The Doritos Guru chips in

Frito Lay Canada's 'Become the Doritos Guru Contest' challenged Canadians to name the brand's new mystery flavour (which appeared on store shelves in plain white bags) by creating 30-second commercials. The winner's concept will spark a national campaign and they will also win $25,000 and 1% of the product's net sales.

Frito Lay Canada’s ‘Become the Doritos Guru Contest’ challenged Canadians to name the brand’s new mystery flavour (which appeared on store shelves in plain white bags) by creating 30-second commercials. The winner’s concept will spark a national campaign and they will also win $25,000 and 1% of the product’s net sales.

‘How do we create an idea that’s big and rewarding enough that consumers will want to engage, and in essence, drive the marketing strategy?’ says Tony Matta, VP marketing at Frito Lay Canada. ‘If you’re going to engage then you have to accept that you’re actually taking on a business partner.’

The contest was teased with a TV spot, ‘Talking Toys,’ during the Super Bowl. Commercials were accepted until March 18 with 892 submitted at press time. A panel of celebrity judges, including Toronto Raptor Chris Bosh, announced the top five on March 24, and Canadians have until April 5 to vote for their favourite. The big reveal is set to take place during Much On Demand on May 1, at which point the new brand rolls out.

The TV advertising was developed by BBDO, online advertising and social media handled by Proximity Canada, media facilitated by OMD, and POS materials crafted by Capital C.

We asked Mike Sharma, VP and GM at Toronto-based Fjord, and Max Lenderman, executive CD at GMR Marketing in Chicago to tell us whether this bold consumer engagement initiative hits the mark.

OVERALL STRATEGY

Sharma: At a time when consumers may be getting tired of user-generated media (UGM) contests, Doritos have thrown a hefty arsenal to ensure the success of their campaign. It’s clear that the combined efforts are driving the results – from a good number of contest submissions and strong viewership numbers on YouTube to a healthy following on Facebook. Consumers are engaged, and this campaign demonstrates that given the right resources and alignment of the marketing/communication disciplines, UGM contests can still thrive.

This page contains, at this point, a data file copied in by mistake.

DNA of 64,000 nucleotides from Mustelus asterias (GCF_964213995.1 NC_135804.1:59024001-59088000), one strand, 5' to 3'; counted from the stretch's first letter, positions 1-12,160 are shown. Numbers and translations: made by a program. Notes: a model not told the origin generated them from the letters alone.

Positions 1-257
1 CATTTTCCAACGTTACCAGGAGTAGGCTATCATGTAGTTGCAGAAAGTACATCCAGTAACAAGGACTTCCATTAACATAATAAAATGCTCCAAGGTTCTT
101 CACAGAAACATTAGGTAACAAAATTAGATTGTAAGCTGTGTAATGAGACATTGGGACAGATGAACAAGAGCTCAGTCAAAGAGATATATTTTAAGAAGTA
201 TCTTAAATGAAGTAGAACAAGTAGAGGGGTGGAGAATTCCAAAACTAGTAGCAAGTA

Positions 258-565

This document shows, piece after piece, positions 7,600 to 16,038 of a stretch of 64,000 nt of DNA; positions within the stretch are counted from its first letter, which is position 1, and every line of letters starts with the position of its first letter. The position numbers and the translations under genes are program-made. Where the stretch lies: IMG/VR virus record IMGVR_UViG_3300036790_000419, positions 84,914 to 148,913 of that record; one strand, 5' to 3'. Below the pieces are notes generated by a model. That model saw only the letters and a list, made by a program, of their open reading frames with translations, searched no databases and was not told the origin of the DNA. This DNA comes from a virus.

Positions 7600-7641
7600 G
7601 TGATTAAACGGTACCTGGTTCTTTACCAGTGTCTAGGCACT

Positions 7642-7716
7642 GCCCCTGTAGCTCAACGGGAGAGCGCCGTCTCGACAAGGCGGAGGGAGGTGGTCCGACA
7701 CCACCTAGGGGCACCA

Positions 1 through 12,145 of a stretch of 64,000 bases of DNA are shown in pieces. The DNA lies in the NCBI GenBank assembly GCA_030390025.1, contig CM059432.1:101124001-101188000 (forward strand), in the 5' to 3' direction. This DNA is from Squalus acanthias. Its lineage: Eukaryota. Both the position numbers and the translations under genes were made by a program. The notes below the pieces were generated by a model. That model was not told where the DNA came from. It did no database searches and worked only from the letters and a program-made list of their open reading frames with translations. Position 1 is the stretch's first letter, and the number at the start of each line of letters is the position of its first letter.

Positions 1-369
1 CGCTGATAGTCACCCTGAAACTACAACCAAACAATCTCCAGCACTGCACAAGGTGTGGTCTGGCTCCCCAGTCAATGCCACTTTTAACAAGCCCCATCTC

Lenderman: This campaign is true to the Doritos ethos of putting control in the hands of their munchers. This idea takes it a step further, as not only does it allow teens to compete in a creative contest, but also win a percentage of the profits. I think that’s both daring and hook-laden.

CAMPAIGN ELEMENTS

Sharma: The alignment of TV, online ads, POS, social media and the website is very apparent. The celebrity sponsorship is the only part that feels disconnected (at first I couldn’t understand why there were tweets about Chris Bosh) but given the target audience I understand the appeal and that it will become more apparent at final judging.

Lenderman: The above-the-line stuff seems commonplace: almost every teen brand in Canada seems to find itself on MuchMusic or MusiquePlus. However, the rubber hits the road at retail, and the blank packaging really brings the ‘WTF’ element to the campaign.

THE 1% ROI

Sharma: The fact that 1% of product sales will go towards the winner differentiates it from ‘yet another marketing contest,’ showing Frito Lay’s commitment to the concept.

Lenderman: For many kids, 1% may not translate as well as something like $100,000, even though the actual income can be more than 100k. However, the more compelling idea is to follow the Guru as he is getting paid. I wonder what the amplification elements are to the program, long after the promotion has run its course.

CONSUMER-GENERATED BRANDING

Sharma: It does break through the clutter, it creates a differentiated position and engages with this audience in a unique way. We can surmise that while this engages a smaller segment of their target, for those that do engage, you could never match the impact versus an ‘impression frequency’ media buy.

Lenderman: The bag approach is breakthrough. Not many brands are willing to mess with their packaging. The surprise and delight element really comes through. For some die-hards, however, it may prove to be a turn-off as they want their flavours. Does this start a conversation? Yes, but probably more among marketers than teens.

The creds

Advertiser: Frito Lay Canada, Tony Matta, VP marketing

Mass advertising: BBDO Canada, Toronto

Interactive: Proximity Canada, Toronto

Media: OMD Canada, Toronto

POS: Capital C, Toronto

PR: Fleishman Hillard, Toronto